Book Notes: a positive portrayal of the immigrant experience
Adriana Trigiani’s novel The Shoemaker’s Wife is a fictional story based on her own grandparents’ experience. It begins in the early 1900s with the Lazzari brothers, Eduardo and Ciro, going into the care of nuns in the Italian Alps. The younger Ciro is a favorite of the nuns. After he witnesses a new priest in a compromising position with a parishioner, both brothers are banished from the convent. The nuns arrange for Ciro to go to New York City. Prior to leaving, he meets Enza Ravanelli from a nearby village and they fall in love.
Both Ciro and Enza emigrate to New York, neither aware of the other. After serving as a shoemaker’s apprentice, Ciro serves in WWI and gains U.S. citizenship. Meanwhile, Enza works as a seamstress to the stars of the Metropolitan Opera and sends most of her money back to Italy to help her family build a house.
The story follows Enza’s and Ciro’s near misses in reuniting. Eventually, just as Enza is about to marry someone else, she and Ciro do reunite, marry, and move to the Iron Range in northern Minnesota. Ciro opens a shoe shop to supply miners with handmade boots, and Enza designs and sews elegant costumes for society ladies.
The alternating perspectives of Ciro and Enza are used to tell this story of love, family, friendship, and loyalties. It is also about the immigrant experience.
UMRA’s Book Club members liked the book and its positive portrayal of the immigrant experience. Several thought the descriptions of Northern Italy were wonderful. One said she gained a new appreciation for the Iron Range though the author’s descriptions of “up and coming” Chisholm and Hibbing in early 1900s. A few members said some of the plot turns were implausible, but this just added to a very spirited discussion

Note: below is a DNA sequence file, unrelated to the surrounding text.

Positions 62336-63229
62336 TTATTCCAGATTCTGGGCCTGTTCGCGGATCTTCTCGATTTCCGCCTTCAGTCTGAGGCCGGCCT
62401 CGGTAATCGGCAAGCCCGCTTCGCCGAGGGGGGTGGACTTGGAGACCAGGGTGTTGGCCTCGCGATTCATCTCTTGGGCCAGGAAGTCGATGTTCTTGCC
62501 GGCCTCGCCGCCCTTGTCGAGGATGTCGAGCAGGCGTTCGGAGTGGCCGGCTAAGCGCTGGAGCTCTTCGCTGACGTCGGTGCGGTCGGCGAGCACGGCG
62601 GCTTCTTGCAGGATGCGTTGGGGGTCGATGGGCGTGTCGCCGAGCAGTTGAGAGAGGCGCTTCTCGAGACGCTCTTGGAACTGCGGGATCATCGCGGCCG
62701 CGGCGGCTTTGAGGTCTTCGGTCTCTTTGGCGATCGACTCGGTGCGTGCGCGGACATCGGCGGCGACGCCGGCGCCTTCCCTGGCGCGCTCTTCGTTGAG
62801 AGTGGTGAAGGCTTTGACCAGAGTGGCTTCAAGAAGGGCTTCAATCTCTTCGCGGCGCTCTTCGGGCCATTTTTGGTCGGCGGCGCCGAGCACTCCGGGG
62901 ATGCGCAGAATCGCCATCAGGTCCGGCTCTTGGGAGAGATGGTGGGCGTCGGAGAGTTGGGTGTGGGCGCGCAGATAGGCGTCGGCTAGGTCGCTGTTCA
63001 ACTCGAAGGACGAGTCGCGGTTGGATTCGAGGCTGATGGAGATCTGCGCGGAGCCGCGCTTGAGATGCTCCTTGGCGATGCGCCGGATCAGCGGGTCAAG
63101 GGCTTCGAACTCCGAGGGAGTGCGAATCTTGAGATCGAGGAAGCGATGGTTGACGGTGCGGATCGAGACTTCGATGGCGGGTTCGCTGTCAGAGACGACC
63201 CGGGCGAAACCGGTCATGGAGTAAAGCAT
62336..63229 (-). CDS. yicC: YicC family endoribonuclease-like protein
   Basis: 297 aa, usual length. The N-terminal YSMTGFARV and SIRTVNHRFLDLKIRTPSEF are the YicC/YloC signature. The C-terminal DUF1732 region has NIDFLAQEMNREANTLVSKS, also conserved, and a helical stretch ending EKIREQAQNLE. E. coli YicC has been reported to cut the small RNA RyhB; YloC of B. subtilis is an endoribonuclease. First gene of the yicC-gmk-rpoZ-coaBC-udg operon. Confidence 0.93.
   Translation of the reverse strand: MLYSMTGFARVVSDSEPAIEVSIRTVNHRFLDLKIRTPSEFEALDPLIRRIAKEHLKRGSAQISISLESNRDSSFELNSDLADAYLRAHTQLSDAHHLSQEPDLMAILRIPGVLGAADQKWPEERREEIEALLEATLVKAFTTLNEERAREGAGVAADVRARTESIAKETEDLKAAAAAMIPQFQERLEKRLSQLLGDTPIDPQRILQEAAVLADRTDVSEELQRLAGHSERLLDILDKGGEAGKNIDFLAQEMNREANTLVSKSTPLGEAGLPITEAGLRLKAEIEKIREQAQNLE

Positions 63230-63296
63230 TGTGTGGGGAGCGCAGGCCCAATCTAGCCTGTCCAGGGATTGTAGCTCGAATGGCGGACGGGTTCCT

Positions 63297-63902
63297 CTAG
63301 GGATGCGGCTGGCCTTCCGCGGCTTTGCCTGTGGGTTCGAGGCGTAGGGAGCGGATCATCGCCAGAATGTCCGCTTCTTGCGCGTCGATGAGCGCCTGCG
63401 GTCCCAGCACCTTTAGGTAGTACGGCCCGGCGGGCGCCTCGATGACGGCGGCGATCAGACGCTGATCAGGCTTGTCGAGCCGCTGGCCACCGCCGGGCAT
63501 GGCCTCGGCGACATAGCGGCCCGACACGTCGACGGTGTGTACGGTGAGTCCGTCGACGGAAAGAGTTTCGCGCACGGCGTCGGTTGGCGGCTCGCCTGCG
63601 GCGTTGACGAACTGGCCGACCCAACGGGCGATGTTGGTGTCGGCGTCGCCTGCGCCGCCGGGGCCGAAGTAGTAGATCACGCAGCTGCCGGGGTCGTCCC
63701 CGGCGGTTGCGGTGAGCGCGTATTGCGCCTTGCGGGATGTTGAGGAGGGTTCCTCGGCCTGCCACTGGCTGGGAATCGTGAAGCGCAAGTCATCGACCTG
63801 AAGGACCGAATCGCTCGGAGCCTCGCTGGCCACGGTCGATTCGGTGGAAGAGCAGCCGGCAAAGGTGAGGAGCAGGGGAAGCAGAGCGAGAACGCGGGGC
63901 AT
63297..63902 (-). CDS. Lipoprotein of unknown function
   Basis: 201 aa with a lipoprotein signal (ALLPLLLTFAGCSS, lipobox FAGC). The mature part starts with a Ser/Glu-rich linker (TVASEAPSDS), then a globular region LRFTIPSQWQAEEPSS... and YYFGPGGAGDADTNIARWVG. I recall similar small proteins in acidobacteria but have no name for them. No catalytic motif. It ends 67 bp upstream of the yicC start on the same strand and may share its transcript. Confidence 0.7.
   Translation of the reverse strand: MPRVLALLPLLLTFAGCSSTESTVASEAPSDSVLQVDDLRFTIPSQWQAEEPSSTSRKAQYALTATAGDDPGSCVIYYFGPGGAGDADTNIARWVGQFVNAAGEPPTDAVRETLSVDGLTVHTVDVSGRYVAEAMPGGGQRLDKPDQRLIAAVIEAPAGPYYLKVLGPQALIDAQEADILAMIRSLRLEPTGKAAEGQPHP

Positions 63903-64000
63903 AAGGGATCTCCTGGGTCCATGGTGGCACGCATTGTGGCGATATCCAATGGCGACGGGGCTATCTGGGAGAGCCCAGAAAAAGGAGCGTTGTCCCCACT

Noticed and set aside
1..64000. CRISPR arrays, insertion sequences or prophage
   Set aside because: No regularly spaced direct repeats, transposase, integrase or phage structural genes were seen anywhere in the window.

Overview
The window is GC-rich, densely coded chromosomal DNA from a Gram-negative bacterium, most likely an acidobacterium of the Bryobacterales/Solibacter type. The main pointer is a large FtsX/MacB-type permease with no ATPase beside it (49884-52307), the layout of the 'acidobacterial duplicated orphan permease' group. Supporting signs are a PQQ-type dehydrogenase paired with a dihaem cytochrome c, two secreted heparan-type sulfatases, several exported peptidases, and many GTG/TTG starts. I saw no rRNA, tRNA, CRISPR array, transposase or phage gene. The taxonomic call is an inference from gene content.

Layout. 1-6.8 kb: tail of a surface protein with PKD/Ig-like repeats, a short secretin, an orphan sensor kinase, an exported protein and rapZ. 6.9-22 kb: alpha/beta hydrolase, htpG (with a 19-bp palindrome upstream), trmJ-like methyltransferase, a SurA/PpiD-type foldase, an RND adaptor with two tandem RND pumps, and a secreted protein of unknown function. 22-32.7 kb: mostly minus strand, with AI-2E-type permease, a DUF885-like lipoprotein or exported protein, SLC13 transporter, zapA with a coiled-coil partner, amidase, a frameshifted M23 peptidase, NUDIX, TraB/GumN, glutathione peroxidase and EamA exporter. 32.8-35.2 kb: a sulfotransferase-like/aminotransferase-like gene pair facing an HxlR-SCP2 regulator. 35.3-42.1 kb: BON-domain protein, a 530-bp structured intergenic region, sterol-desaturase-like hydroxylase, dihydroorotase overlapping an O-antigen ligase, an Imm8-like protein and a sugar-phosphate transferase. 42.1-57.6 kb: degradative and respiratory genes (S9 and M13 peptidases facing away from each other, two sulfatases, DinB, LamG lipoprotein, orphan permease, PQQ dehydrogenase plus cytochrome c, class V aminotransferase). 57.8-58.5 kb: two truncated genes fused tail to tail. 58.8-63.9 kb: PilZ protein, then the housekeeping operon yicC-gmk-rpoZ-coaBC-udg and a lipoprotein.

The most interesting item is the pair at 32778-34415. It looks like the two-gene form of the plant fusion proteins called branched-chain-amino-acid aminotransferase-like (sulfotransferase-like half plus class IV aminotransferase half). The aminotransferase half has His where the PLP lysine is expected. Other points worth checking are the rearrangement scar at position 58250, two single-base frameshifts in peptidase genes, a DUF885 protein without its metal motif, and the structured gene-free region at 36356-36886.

At A Glance
Tuesday, November 19, 2019
Luncheon + Forum
West Wing Dining Room
Joan Gabel, president
University of Minnesota
Living Well Workshop
Dale Shephard Room
How to keep our brains healthy
Pan-seared catfish with lemon aioli over red bean and rice, with seasonable vegetables.
For special dietary needs, please
request when making your
RSVP by November 12
Prepayment of $23 per person.
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(No RSVP required for workshops.)
Reserve and pay online or send
your check payable to ‘UMRA’ to
1147 Ivy Hill Drive
Mendota Heights, MN 55118
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UMRA's annual October benefits workshop gave members a preview of the University's latest health care and retirement savings plans.
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Michelle Obama’s memoir, Becoming, is a chronicle of the life experiences that shaped who she has become.
Participants in UMRA's September Living Well Workshop learned that there are abundant on-campus learning opportunities for retirees at the U of M.
In a personal essay, UMRA member Lynn C. Anderson discusses "remembering" and the importance of being intentional.
Information about volunteer opportunities, both on campus and in the community, is now readily available through the University Retiree Volunteer Center’s new volunteer management system.
If so, UMRA’s Grants Committee encourages you to consider applying for a PDGR grant for the coming academic year. The grants are available to any U of M retiree.
Author Jack Zipes, a professor emeritus of German, Scandinavian, and Dutch, introduced UMRA’s September forum audience to Charles Godfrey Leland, “the forgotten folklorist of the 19th century.”
Meet UMRA member Bev Moe, a retired paralegal who has hiked the 500-mile Camino de Santiago and is still going strong!
If you've joined UMRA since November 1, 2018, please come to the New Member Welcome Reception and Orientation before the luncheon meeting on October 22.